Majority of US companies lack compliance automation strategies, claims new report

BY Fraser Tennant

Compliance leaders in the US are yet to fully automate their compliance activities in order to respond more efficiently to shifting regulatory expectations and a changing risk landscape, according to a new KPMG report.

The report, ‘Innovating compliance through automation’, found that only one in five chief information officers (CIOs) and chief compliance officers (CCOs) said they had a well-defined strategy to automate compliance in the next two years. However, 90 percent did say they had plans to increase funding for automation in the coming years.

Among the report’s key findings: (i) 36 percent of CIOs and CCOs said that attention from leadership and stakeholders is a top challenge they have encountered or expect to encounter in implementing compliance automation; (ii) when asked what is limiting their ability to automate compliance activities, 70 percent of CIOs and CCOs named data integrity and 67 percent pointed to data availability as leading factors; and (iii) 32 percent of CIOs and CCOs said the availability of resources to support automation is lacking.

Furthermore, CCOs and CIOs differ on their view of the subject matter knowledge their organisation requires to tackle compliance automation, with approximately 18 percent of CCOs stating knowledge was lacking while 40 percent of CIOs pinpointed this as the main automating compliance challenge.

"Companies are automating routine operational tasks to increase efficiencies and lower costs," said Amy Matsuo, a principal in KPMG’s risk consulting services and national leader of regulatory insights practice. "The next step is for organisations to pivot from using automation in operational processes to deploying it for compliance analytic and predictive purposes. To do so, they must first prioritise compliance activities that can be automated while setting expected returns on investment."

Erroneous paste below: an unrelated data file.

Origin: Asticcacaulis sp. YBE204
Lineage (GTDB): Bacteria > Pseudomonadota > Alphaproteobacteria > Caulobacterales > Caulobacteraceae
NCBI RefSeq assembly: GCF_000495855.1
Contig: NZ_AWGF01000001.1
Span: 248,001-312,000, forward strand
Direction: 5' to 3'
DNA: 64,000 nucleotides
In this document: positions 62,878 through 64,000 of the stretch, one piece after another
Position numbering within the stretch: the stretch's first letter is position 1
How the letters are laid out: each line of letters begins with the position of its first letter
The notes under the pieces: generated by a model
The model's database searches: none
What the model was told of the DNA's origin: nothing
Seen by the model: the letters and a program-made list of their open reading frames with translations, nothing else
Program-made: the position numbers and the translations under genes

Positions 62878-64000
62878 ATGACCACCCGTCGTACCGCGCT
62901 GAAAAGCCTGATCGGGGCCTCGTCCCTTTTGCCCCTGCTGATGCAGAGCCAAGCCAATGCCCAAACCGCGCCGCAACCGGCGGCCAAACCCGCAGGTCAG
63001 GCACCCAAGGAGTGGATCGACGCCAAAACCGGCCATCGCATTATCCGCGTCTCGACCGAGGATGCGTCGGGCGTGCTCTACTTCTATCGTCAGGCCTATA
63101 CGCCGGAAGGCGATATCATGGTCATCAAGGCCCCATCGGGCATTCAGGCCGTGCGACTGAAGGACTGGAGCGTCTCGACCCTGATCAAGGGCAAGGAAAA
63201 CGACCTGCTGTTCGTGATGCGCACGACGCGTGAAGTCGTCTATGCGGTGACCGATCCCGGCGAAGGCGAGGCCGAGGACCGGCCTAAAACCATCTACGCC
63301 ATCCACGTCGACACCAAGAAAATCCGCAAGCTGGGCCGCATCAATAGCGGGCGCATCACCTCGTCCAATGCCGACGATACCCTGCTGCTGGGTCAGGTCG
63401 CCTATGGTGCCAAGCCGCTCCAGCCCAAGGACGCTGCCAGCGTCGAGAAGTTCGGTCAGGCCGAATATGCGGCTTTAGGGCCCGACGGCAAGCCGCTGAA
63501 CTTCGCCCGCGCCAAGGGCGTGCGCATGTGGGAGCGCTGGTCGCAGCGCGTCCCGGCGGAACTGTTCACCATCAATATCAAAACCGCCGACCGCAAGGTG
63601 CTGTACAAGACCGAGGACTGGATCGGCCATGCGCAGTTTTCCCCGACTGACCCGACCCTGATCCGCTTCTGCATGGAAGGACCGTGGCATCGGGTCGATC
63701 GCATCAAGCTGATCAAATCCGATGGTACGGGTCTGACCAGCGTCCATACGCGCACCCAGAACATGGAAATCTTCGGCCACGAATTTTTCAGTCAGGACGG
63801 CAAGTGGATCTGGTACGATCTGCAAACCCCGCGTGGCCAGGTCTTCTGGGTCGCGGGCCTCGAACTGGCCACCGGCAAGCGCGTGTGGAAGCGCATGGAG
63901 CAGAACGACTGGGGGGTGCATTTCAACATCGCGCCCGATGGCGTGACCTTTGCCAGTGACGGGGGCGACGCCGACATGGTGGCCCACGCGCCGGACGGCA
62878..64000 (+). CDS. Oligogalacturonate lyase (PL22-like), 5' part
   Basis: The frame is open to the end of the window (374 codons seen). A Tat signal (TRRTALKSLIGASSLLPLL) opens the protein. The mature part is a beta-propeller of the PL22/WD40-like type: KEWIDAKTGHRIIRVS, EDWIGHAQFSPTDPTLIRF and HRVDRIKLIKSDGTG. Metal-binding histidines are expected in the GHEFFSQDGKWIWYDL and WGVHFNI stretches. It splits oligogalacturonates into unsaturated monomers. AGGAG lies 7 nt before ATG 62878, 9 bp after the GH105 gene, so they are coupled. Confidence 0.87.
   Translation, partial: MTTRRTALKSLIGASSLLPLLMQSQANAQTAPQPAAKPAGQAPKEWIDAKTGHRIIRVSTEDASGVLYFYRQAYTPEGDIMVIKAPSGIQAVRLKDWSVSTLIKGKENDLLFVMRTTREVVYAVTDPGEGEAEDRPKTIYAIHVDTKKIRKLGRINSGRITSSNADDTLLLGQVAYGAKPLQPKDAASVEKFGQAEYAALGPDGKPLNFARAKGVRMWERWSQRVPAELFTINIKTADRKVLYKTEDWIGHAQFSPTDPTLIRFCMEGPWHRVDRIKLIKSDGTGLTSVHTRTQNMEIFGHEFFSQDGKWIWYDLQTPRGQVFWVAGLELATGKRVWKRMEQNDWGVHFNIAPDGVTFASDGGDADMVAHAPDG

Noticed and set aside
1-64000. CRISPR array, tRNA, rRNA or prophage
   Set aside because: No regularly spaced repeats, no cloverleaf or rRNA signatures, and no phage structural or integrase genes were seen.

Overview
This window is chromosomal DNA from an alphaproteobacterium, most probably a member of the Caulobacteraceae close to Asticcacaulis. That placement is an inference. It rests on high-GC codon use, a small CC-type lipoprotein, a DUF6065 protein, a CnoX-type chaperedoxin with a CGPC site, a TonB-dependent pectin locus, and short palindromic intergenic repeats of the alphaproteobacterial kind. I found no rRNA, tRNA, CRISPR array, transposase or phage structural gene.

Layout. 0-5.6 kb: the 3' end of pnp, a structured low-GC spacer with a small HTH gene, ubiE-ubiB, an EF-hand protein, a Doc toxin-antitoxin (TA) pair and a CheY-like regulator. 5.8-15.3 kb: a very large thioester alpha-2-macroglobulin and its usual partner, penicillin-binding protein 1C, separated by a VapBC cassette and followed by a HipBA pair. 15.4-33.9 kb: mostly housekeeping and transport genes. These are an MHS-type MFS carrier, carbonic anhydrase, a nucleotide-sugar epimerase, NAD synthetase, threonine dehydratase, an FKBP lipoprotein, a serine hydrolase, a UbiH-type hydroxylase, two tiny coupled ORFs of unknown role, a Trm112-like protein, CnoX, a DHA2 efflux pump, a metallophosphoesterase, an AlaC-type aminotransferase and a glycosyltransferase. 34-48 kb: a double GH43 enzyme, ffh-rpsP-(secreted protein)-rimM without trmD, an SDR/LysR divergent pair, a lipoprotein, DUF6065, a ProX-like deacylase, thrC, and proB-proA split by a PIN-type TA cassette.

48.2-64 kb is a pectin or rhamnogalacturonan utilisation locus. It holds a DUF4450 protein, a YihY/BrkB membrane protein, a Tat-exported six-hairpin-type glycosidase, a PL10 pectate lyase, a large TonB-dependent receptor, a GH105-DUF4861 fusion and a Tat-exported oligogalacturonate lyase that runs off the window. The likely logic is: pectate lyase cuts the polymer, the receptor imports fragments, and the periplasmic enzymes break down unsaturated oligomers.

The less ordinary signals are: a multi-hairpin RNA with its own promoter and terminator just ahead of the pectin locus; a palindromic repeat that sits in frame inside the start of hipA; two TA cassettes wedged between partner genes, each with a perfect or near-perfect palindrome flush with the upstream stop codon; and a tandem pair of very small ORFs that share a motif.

According to the report, compliance activity priorities are based on product safety (42 percent), industry specific regulations (41 percent), cyber security and information protection (36 percent), privacy (29 percent), fraud (27 percent) and consumer protection (22 percent) regulatory obligation categories.

Ms Matsuo concluded: "Organisations will need to identify personnel with the appropriate skills, knowledge and availability to undertake automation. This requires a unique skillset that blends an understanding of business operations, compliance issues and risk management with technological proficiency."

Report: Innovating compliance through automation

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